Turmeric has great health benefits but should be taken with caution
What is turmeric?
Turmeric, sometimes called Indian saffron or the golden spice, is a tall plant that grows in Asia and Central America.
The turmeric that we see on shelves and in spice cabinets is made of the ground roots of the plant. The bright yellow color of processed turmeric has inspired many cultures to use it as a dye. Ground turmeric is also a major ingredient in curry powder. Capsules, teas, powders, and extracts are some of the turmeric products available commercially.
Curcumin is the active ingredient in turmeric, and it has powerful biological properties. Ayurvedic medicine, a traditional Indian system of treatment, recommends turmeric for a variety of health conditions. These include chronic pain and inflammation. Western medicine has begun to study turmeric as a pain reliever and healing agent.
Keep reading to find out more about how turmeric might benefit your health, as well as some of its negative side effects.
Positive side effects of turmeric
The Arthritis Foundation cites several studies in which turmeric has reduced inflammation. This anti-inflammatory ability might reduce the aggravation that people with arthritis feel in their joints. The foundation suggests taking capsules of 400 to 600 milligrams (mg) of turmeric up to three times per day for inflammation relief.
It can relieve pain
Many people, including doctors, cite their own anecdotal experience with turmeric as a pain reliever. The spice is reputed to relieve arthritis pain as well.
Studies seem to support turmeric for pain relief, with one noting that it seemed to work as well as ibuprofen (Advil) in people with arthritis in their knees. Though dosing recommendations seem to vary, those who participated in the study took 800 mg of turmeric in capsule form each day.
It improves liver function
Turmeric has been getting attention recently because of its antioxidant abilities. The antioxidant effect of turmeric appears to be so powerful that it may stop your liver from being damaged by toxins. This could be good news for people who take strong drugs for diabetes or other health conditions that might hurt their liver with long-term use.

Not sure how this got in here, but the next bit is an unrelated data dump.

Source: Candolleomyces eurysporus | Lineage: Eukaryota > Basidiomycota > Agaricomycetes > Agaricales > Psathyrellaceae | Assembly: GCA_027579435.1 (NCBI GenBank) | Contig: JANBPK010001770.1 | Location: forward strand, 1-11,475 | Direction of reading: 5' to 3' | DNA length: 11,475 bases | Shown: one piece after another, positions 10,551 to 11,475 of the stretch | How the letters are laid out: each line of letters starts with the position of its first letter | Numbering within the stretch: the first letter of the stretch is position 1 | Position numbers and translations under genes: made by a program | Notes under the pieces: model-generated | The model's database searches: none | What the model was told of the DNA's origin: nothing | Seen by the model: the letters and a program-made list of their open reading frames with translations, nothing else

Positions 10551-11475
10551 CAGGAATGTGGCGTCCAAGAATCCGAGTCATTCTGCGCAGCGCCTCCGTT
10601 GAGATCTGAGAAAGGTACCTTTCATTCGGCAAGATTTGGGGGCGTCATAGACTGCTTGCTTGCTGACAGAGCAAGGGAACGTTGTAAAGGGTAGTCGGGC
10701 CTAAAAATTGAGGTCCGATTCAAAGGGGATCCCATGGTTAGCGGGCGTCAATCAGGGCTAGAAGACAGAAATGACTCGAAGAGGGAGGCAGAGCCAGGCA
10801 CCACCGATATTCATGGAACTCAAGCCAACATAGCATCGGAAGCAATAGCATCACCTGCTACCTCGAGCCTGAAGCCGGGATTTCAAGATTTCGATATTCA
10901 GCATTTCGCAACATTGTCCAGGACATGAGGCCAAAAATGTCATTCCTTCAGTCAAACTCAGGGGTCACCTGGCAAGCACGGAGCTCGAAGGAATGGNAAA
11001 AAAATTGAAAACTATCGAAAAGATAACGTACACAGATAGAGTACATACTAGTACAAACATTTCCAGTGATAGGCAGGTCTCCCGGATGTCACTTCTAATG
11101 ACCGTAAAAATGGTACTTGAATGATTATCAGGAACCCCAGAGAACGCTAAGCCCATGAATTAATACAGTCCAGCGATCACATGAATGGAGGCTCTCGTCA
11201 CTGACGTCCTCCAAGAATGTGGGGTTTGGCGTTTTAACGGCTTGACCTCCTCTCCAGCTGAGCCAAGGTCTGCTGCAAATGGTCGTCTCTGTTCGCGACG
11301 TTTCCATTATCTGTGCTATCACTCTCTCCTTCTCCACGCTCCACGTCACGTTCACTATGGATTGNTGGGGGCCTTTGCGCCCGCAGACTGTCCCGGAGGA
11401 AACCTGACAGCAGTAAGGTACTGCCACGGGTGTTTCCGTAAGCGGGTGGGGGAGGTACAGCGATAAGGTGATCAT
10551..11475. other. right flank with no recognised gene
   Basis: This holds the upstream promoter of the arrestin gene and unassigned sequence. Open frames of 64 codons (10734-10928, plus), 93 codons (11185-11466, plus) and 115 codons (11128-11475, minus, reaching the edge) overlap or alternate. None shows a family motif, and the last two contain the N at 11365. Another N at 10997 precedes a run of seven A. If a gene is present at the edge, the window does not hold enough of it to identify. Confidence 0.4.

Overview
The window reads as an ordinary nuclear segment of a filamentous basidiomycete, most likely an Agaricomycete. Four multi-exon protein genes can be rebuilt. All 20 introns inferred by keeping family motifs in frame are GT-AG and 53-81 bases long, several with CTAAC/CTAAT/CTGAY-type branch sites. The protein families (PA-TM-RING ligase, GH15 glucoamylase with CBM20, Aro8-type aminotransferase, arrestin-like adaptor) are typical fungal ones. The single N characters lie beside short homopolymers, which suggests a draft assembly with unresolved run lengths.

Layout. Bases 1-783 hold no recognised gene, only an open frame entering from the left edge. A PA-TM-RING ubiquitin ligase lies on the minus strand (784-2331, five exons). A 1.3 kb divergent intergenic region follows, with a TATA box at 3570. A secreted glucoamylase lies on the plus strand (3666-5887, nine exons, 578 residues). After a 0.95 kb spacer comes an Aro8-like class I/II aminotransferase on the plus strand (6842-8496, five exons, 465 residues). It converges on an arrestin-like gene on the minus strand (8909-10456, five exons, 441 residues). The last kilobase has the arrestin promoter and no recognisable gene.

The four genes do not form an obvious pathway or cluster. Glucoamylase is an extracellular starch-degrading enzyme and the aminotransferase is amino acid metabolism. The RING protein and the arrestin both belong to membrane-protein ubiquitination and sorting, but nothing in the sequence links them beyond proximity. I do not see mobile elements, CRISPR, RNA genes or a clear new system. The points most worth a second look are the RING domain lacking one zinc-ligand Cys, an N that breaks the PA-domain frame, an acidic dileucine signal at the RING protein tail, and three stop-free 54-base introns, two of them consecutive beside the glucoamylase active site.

It may help reduce the risk of cancer
Curcumin shows promise as a cancer treatment. Studies suggest it has protective effects against pancreatic cancer, prostate cancer, and multiple myeloma.
It can aid your digestion
Part of the reason that turmeric is in curry powder is because it adds an element of deliciousness to food. But turmeric can also play an important role in digesting that food. Because of its antioxidant and anti-inflammatory properties, turmeric can contribute to healthy digestion.
It's used in ayurvedic medicine as a digestive healing agent. Now Western medicine has begun to study how turmeric can help with gut inflammation and gut permeability, two measures of your digestive efficiency. Turmeric is even being explored as a treatment for irritable bowel syndrome.
Negative side effects of turmeric
It can upset your stomach
The same agents in turmeric that support digestive health can cause irritation when taken in large amounts. Some participants in studies looking at the use of turmeric for cancer treatment had to drop out because their digestion was so negatively affected. Turmeric stimulates the stomach to produce more gastric acid. While this helps some people's digestion, it can really do a number on others.
It thins your blood
Turmeric's purifying properties may also make you bleed more easily. It's not clear why this happens. Other suggested benefits of turmeric, such as lowered cholesterol and lowered blood pressure, probably have something to do with the way turmeric functions in your blood.
People who take blood-thinning drugs like warfarin (Coumadin) should avoid consuming large doses of turmeric.
It may stimulate contractions
You may have heard that eating foods seasoned with curry can stimulate labor. Although there's little clinical data to back up this claim, studies suggest turmeric can ease symptoms of PMS. So there may be something to the old wives' tale.
Because of its blood-thinning effects alone, pregnant women should avoid taking turmeric supplements. Adding small amounts of turmeric as a spice to food shouldn't be a problem.
It appears that there are health benefits to including turmeric in your diet. The golden spice supports immune health, helps relieve pain, and can aid in digestion, among other things. But because of some of its side effects, turmeric may not be worth taking for some people.
It's important to use caution when deciding whether turmeric is something you need to try. As with any alternative therapy, speak with your doctor before you use turmeric to treat any health condition that you have.